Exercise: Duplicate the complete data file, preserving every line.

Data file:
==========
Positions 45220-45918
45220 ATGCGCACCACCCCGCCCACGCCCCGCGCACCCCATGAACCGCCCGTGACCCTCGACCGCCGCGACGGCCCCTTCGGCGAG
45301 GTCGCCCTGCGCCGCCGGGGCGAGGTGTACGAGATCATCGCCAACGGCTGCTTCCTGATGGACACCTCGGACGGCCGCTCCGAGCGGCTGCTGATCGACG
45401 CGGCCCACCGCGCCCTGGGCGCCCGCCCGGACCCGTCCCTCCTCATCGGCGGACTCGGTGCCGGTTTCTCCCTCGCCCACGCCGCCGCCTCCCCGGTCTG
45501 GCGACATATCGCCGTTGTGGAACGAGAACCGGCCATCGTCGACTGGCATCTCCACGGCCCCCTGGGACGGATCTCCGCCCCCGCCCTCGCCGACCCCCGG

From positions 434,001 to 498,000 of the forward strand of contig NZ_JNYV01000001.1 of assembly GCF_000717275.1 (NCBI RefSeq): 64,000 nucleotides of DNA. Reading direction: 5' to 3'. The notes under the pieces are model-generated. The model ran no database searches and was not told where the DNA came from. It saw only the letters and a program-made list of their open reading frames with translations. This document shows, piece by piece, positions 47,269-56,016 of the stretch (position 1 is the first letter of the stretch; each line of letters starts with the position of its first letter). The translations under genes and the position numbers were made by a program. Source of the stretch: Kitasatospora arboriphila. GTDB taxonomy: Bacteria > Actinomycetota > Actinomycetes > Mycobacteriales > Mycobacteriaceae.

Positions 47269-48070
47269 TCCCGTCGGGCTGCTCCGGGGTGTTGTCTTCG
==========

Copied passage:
Positions 45220-45918
45220 ATGCGCACCACCCCGCCCACGCCCCGCGCACCCCATGAACCGCCCGTGACCCTCGACCGCCGCGACGGCCCCTTCGGCGAG
45301 GTCGCCCTGCGCCGCCGGGGCGAGGTGTACGAGATCATCGCCAACGGCTGCTTCCTGATGGACACCTCGGACGGCCGCTCCGAGCGGCTGCTGATCGACG
45401 CGGCCCACCGCGCCCTGGGCGCCCGCCCGGACCCGTCCCTCCTCATCGGCGGACTCGGTGCCGGTTTCTCCCTCGCCCACGCCGCCGCCTCCCCGGTCTG
45501 GCGACATATCGCCGTTGTGGAACGAGAACCGGCCATCGTCGACTGGCATCTCCACGGCCCCCTGGGACGGATCTCCGCCCCCGCCCTCGCCGACCCCCGG

From positions 434,001 to 498,000 of the forward strand of contig NZ_JNYV01000001.1 of assembly GCF_000717275.1 (NCBI RefSeq): 64,000 nucleotides of DNA. Reading direction: 5' to 3'. The notes under the pieces are model-generated. The model ran no database searches and was not told where the DNA came from. It saw only the letters and a program-made list of their open reading frames with translations. This document shows, piece by piece, positions 47,269-56,016 of the stretch (position 1 is the first letter of the stretch; each line of letters starts with the position of its first letter). The translations under genes and the position numbers were made by a program. Source of the stretch: Kitasatospora arboriphila. GTDB taxonomy: Bacteria > Actinomycetota > Actinomycetes > Mycobacteriales > Mycobacteriaceae.

Positions 47269-48070
47269 TCCCGTCGGGCTGCTCCGGGGTGTTGTCTTCG